Art world as boys’ club
Tate Modern director Frances Morris will deliver the keynote speech at The Forever Now: Contemporary Art Collections in the 21st Century conference at the Museum of Contemporary Art. Photo: James Alcock.
Andrew Taylor, Tate Modern director Frances Morris on why the art world is still a boys’ club, The Sydney Morning Herald, 30 August 2016
The appointment of Frances Morris as the head of Britain’s Tate Modern was widely applauded when it was announced in January.
A Tate curator since 1988, Morris has staged major shows of Yayoi Kusama, Agnes Martin and Louise Bourgeois, whose giant Maman metal spider greeted visitors at the opening of Tate Modern in a former power station in 2000. She was also deeply involved in the museum’s innovative displays based on genre rather than chronology.
“But it’s taken me a long time to work my way up the institutional hierarchy, which I suppose typifies the situation for many women,” she says. “They’re allowed to do great projects and author individual aspects of their work, but to take institutional responsibility has been much more difficult.”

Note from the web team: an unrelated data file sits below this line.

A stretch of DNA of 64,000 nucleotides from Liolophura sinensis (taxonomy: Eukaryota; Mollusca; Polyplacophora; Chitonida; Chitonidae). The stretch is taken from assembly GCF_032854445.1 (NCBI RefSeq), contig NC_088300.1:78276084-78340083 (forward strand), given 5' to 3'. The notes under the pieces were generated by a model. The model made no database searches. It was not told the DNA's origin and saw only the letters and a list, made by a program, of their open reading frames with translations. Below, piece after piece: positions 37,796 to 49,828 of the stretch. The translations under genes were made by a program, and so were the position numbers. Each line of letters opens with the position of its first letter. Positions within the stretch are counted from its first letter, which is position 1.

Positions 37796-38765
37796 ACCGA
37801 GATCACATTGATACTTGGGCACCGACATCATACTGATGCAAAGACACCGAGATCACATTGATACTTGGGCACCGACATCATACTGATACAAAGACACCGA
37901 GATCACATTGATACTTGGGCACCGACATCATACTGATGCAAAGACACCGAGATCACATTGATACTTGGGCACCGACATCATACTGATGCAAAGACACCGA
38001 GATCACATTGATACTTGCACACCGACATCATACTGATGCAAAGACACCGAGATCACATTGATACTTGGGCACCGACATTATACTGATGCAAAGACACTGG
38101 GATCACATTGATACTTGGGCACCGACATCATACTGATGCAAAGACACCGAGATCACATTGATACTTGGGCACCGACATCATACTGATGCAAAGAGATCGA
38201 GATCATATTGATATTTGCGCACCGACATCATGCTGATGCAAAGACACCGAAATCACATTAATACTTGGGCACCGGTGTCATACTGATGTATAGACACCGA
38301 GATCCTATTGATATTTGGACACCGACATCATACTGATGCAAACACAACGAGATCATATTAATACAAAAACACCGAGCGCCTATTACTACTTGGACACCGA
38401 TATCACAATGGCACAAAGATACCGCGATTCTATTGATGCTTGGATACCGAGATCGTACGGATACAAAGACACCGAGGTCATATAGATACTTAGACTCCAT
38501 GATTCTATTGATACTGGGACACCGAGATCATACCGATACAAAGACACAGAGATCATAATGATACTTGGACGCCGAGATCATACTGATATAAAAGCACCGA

Morris regards her accession as Tate Modern’s first female director, taking over from Chris Dercon, with some bemusement.
“Isn’t it ironic?” she asks. “The art world is there to support and celebrate risk-taking and innovation in the intellectual field.
“So you have this kind of radicalism combined with a deep conservatism institutionally.”
Morris is in Sydney to speak at The Forever Now: Contemporary Art Collections in the 21st Century conference at the Museum of Contemporary Art. The event coincides with the opening of the Today Tomorrow Yesterday exhibition of artworks acquired by the museum since 1989.